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dc.contributor.authorShirley, Nancyen_US
dc.date.accessioned2019-05-10T19:25:01Z
dc.date.available2019-05-10T19:25:01Z
dc.date.issued2019-05-13en_US
dc.identifier.otherLectionary number: 279en_US
dc.identifier.urihttp://hdl.handle.net/10504/122607
dc.description.abstractToday we celebrate the Monday of the Fourth week of Easter.  All the commercial aspects of Easter are long past no more bunnies and colored eggs, the candies are gone or drastically reduced in price, for all outward appearances we have finished celebrating Easter.  Yet, the real reason there is Easter lives on!  We are saved – redeemed from our sins and offered live everlasting.|Our first reading shows us the confusion and self-centeredness that existed even at the beginning regarding who has the right to be saved.  We remember the indignation of the Pharisees when Jesus told of parables about inclusiveness or when He actually mingled with those unworthy (tax collectors and such).  We know how He supported the woman about to be stoned or had a deep conversation with the woman at the well; He even dared to say that Samarians could do good things.  But now the original believers have to face that Jesus came to save all who would open their hearts to Him.  It was difficult at first for them to believe that the uncircumcised (non-Jewish) could/would be saved alongside the circumcised.|In some ways it reminded me of how my world opened to understand the various belief systems that exist.  I'm of the age when we still prayed in public school.  Every morning we stood and pledged allegiance to the flag and said the Our Father. I am a cradle Catholic so I only knew of the Catholic Church – I knew we drove by some other churches but didn't really comprehend.  There was a vague notion that some people (those who were not Catholic) said some additional words at the end of the Our Father.  Certainly we were not supposed to say those extra words – we were to say Amen after we asked to be delivered from evil. So imagine my surprise as we stood in class reciting the Our Father and some of my classmates continued praying when I was done.  They appeared to be good, loving kids and fun to play with, so I began to understand that people could be different than me and still be okay. They could still love God and follow the Commandments; it was okay to be Protestant. I don't remember then talking as much about all being Christians – just that there were Protestants and Catholics.  Oh yeah, and the other big difference from my five-old perspective was that they could eat meat on Friday (I did kinda envy that).  Then came junior high; in 7th grade I met Betsy.  She was in my home room and was very smart, I liked how she knew so many things.  Yet, she was different still from my Protestant friends, Betsy spoke of holidays like Yom Kippur and Rosh Hashanah and could skip school without getting in trouble for those days.  I envied that part but felt sorry for her that she didn't get a Christmas tree even though she spoke about 12 gifts during Hanukkah.  Clearly, the world was greater than my myopic view.|My world was breaking open even more, now I was in school and even friends with many people who were not Catholic yet they were good people.  While I could not then, or even now, imagine my life without Jesus in it, there were people who did and they were not bad people.  It was ironic that the first people who knew of Jesus, changed their faith to follow Him and in the beginning could not believe that others would be saved as well.|I could not let this day, that is also the Memorial to Our Lady of Fatima, go by without a mention.  Being of Portuguese heritage, the story of Fatima is one that has had my heart for a long time.  The miracles there entice me and encourage me to recognize the power of the rosary.  We certainly have been given direction once again.  Perhaps as Peter listened so long ago, we too, can open our hearts and listen. |The song that came to mind for me to express my heart for this reading was How Great is Our God – World Edition.  I love the blend of all the languages singing praise and sharing our love of God.  I listened to a number of versions (my blessings with "goosebumps" through them all).  The inclusiveness of this song reflects where these readings brought me.  I still couldn't find the exact version I was looking for, but this one is beautiful . Enjoy!!  en_US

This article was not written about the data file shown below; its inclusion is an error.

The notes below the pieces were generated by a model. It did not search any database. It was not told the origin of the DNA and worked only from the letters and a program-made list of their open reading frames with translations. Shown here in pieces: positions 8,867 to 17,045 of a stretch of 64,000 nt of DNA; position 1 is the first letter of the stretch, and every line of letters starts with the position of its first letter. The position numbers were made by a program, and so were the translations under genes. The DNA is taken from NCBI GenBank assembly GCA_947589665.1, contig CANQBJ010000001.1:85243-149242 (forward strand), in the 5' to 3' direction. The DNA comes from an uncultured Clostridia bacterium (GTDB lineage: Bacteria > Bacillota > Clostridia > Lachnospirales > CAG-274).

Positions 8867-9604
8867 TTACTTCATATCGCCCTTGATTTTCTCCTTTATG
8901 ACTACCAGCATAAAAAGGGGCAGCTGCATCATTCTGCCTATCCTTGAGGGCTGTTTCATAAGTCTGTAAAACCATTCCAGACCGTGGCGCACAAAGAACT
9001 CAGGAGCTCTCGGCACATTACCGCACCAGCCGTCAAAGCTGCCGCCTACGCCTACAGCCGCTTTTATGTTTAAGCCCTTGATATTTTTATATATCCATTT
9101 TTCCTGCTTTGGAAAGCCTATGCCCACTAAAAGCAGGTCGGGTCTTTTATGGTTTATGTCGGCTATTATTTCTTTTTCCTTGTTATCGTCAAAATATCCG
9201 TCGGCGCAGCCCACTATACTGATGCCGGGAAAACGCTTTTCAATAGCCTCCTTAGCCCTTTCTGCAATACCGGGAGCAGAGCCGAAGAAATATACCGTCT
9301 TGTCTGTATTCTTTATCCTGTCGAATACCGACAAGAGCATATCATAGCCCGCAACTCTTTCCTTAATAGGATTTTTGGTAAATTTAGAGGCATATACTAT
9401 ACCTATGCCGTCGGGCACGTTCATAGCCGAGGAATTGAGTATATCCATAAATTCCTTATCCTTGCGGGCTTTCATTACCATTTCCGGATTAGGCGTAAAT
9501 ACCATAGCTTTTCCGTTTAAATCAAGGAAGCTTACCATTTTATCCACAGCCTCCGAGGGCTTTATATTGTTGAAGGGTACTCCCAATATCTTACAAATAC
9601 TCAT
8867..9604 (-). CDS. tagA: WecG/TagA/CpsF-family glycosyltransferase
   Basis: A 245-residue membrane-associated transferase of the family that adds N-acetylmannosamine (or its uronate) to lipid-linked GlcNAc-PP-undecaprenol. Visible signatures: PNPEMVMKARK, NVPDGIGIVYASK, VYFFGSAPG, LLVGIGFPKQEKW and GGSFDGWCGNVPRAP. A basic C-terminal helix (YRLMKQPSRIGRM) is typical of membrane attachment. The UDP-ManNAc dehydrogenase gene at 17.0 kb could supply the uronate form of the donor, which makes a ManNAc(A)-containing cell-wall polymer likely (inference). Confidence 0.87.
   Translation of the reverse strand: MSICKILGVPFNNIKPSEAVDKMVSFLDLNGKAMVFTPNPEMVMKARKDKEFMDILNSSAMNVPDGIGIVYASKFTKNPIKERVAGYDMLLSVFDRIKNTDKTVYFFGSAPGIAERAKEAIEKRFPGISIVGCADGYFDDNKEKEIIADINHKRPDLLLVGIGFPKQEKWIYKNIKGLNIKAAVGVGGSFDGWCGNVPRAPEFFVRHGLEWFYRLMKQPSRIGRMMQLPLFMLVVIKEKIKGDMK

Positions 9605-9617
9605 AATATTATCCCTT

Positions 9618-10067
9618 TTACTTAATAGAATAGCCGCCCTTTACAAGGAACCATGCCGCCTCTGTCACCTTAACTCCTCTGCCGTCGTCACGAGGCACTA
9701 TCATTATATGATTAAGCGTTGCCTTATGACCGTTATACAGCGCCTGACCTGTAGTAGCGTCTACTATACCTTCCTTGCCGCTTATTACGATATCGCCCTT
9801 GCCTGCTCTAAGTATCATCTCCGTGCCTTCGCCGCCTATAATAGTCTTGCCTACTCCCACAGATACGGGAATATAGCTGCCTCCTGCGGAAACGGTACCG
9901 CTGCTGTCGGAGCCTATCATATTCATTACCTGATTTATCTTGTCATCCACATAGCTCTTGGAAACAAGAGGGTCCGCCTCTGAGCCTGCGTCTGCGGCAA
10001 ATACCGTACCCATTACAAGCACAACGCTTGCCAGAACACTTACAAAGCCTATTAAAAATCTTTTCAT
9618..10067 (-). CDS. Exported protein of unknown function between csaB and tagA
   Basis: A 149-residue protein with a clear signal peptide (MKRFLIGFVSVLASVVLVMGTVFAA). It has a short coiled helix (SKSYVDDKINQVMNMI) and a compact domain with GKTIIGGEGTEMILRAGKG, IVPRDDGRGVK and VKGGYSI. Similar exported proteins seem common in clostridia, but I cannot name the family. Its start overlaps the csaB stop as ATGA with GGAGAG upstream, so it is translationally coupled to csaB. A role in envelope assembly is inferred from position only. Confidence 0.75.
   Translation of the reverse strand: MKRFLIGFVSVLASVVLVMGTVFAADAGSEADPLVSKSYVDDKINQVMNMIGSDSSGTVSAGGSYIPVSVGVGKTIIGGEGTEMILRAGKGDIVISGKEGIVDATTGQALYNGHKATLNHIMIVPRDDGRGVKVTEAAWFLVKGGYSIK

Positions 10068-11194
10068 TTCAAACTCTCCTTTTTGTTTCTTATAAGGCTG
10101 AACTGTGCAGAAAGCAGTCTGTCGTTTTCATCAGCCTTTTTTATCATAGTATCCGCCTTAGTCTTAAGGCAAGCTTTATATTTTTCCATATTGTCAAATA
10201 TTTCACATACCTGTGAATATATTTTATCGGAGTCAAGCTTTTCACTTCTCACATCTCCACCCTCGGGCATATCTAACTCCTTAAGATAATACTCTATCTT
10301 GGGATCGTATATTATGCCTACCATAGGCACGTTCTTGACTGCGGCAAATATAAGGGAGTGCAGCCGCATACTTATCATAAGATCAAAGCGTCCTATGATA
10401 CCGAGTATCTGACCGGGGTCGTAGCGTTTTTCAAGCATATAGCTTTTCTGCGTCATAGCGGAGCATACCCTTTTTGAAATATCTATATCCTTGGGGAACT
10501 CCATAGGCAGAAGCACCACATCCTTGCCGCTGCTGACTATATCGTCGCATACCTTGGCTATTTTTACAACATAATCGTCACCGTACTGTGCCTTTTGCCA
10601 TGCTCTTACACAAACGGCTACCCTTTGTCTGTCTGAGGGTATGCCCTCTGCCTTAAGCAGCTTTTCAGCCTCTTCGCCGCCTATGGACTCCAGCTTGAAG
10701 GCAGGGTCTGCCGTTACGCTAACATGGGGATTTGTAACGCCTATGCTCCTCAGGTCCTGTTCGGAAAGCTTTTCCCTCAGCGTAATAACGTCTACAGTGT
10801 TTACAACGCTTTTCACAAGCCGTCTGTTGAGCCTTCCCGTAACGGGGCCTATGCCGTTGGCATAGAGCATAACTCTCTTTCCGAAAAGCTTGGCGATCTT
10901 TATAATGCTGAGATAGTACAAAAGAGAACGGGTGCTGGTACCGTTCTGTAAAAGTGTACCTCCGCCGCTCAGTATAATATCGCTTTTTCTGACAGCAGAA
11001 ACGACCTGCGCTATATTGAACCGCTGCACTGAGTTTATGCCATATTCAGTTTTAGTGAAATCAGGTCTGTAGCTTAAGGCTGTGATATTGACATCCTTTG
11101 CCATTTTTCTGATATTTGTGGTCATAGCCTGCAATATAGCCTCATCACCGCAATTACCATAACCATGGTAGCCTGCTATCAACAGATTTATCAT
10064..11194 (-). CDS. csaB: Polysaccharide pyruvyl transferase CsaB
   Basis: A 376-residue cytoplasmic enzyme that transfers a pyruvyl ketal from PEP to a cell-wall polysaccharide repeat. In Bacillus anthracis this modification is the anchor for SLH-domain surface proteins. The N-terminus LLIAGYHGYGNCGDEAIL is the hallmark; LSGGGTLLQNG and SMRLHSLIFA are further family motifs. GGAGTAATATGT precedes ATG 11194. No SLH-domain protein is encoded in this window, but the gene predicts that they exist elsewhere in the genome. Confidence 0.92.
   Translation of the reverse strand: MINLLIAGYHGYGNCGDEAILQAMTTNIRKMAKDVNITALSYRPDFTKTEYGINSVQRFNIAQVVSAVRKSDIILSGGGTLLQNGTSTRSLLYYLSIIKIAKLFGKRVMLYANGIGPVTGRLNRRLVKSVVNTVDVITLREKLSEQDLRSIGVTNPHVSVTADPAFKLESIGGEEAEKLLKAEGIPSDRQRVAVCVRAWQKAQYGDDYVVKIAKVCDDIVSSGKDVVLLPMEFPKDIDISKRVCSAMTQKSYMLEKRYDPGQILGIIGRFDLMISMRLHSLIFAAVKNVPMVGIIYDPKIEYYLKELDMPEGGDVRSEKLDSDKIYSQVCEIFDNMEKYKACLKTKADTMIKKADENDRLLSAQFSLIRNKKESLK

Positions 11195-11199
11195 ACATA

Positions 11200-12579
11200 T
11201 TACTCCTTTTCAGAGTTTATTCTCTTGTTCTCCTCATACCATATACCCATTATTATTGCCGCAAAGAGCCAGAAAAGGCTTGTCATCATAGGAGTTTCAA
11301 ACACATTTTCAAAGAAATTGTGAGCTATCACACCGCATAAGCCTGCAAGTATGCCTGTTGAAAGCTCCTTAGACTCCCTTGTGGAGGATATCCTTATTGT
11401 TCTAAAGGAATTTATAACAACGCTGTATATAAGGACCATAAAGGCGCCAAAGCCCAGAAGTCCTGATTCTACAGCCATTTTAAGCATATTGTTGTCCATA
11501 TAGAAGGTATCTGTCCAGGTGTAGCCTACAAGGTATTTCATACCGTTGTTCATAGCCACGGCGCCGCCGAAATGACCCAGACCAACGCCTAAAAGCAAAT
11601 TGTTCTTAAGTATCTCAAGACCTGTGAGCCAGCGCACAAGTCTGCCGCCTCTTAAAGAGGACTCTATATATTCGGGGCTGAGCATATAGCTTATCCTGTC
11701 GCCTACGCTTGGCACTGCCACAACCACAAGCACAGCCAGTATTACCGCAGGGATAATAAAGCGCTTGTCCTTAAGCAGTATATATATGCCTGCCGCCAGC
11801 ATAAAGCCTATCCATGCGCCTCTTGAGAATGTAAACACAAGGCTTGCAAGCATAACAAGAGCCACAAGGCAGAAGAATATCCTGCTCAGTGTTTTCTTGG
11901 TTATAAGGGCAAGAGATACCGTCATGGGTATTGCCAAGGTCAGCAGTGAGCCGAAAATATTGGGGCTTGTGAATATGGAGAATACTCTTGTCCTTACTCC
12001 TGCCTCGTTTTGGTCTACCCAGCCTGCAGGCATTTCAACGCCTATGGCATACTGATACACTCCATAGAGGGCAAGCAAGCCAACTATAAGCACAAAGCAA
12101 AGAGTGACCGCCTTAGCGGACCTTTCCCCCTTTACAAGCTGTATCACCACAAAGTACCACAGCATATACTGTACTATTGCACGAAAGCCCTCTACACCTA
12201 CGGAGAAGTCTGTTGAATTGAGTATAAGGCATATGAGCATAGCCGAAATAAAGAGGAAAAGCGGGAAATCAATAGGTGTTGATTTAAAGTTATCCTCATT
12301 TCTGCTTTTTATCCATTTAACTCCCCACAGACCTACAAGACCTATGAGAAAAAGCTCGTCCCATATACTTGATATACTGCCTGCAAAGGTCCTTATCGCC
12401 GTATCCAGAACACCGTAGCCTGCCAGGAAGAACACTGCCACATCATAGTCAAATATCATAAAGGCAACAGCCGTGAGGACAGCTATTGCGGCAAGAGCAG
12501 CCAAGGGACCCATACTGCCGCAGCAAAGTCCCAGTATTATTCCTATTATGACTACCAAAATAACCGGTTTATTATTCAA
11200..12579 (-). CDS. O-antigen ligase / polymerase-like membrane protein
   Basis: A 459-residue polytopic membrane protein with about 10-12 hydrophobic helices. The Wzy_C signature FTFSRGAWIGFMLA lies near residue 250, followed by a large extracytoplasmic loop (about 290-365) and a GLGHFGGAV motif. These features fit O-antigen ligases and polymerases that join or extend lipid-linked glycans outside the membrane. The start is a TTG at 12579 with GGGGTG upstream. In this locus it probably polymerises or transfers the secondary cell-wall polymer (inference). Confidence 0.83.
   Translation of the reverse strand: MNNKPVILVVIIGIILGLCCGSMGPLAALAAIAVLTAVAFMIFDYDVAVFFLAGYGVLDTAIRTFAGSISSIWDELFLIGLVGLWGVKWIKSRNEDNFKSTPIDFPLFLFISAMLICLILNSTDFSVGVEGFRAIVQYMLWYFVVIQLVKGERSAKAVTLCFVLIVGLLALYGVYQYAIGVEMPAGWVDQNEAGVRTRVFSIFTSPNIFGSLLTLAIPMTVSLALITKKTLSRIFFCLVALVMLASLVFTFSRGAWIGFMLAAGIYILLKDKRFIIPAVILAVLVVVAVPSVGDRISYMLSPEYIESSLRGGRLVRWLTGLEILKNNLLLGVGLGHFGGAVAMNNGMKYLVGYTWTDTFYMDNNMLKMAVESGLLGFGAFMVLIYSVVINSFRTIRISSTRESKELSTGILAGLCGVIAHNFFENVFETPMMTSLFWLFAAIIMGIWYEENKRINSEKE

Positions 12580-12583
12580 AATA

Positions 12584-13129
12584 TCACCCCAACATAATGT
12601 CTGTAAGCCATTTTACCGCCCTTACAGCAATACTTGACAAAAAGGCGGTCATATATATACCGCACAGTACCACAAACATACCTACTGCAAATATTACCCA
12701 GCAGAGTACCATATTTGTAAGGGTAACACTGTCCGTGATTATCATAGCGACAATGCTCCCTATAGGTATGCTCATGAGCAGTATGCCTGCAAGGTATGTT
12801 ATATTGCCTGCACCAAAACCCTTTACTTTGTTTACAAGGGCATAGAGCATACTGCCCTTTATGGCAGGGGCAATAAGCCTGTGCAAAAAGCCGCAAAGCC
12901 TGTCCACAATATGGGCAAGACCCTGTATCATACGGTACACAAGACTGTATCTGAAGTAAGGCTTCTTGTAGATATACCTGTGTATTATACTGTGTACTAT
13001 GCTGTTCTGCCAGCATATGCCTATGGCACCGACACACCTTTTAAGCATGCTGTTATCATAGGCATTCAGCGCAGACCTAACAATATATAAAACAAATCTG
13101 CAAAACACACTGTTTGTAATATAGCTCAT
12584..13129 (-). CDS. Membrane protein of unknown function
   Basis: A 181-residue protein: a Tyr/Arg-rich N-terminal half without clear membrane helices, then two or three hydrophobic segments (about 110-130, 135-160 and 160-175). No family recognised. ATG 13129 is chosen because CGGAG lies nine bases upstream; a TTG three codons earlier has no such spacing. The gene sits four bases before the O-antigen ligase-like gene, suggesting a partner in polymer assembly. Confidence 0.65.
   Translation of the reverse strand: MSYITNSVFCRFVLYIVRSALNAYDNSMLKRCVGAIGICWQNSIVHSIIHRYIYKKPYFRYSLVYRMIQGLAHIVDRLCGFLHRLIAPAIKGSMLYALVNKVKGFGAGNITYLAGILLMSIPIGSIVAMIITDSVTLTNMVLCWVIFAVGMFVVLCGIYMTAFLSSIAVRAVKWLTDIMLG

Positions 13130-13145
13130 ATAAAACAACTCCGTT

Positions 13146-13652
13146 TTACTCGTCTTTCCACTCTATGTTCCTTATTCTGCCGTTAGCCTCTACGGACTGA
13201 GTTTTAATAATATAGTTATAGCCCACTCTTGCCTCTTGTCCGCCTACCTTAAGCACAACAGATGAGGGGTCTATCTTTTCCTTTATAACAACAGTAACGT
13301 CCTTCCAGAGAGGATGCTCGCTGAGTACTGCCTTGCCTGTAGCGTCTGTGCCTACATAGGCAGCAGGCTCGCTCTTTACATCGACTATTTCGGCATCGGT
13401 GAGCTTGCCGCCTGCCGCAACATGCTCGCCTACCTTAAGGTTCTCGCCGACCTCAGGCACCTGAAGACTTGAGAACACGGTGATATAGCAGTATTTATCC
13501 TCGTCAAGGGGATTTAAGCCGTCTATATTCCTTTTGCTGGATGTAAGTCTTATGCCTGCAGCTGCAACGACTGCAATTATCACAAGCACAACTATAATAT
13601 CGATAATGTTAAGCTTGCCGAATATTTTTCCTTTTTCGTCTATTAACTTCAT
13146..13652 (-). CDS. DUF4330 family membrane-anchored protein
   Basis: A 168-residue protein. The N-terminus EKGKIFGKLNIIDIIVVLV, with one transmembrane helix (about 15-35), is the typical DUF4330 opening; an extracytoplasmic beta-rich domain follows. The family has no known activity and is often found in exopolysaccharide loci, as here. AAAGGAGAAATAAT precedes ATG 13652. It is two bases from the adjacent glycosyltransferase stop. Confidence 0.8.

dc.language.isoen_USen_US
dc.publisherUniversity Ministry, Creighton University.en_US
dc.relation.urihttp://hdl.handle.net/10504/122181
dc.rightsThese reflections may not be sold or used commercially without permission. Personal or parish use is permitted.en_US
dc.subject.otherOur Lady of Fatimaen_US
dc.titleReflection for Monday May 13, 2019: 4th Week of Easter.en_US
dc.typeEssay
dc.rights.holderUniversity Ministry, Creighton University.en_US
dc.publisher.locationOmaha, Nebraska, United Statesen_US
dc.date.day13en_US
dc.date.year2019en_US
dc.date.monthMayen_US
dc.program.unitCollege of Nursingen_US
dc.url.link1http://onlineministries.creighton.edu/CollaborativeMinistry/daily.htmlen_US
dc.contributor.cuauthorShirley, Nancyen_US
dc.date.daynameMondayen_US
dc.date.seasonEasteren_US
dc.date.weekWeek: 4en_US
dc.relation.nexthttp://hdl.handle.net/10504/122608
dc.relation.previoushttp://hdl.handle.net/10504/122606
dc.subject.local1Acts 11:1-18en_US
dc.subject.local2Psalms 42:2-3; 42:3, 4en_US
dc.subject.local4John 10:1-10 or (year A) John 10:11-18en_US
dc.title.seriesDaily Reflections (Meditations) on the Scriptures from the Roman Catholic Lectionary.en_US
dc.date.cycleYear Ien_US


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    Reflections written by Creighton University faculty, staff, and administrators on the daily mass readings.

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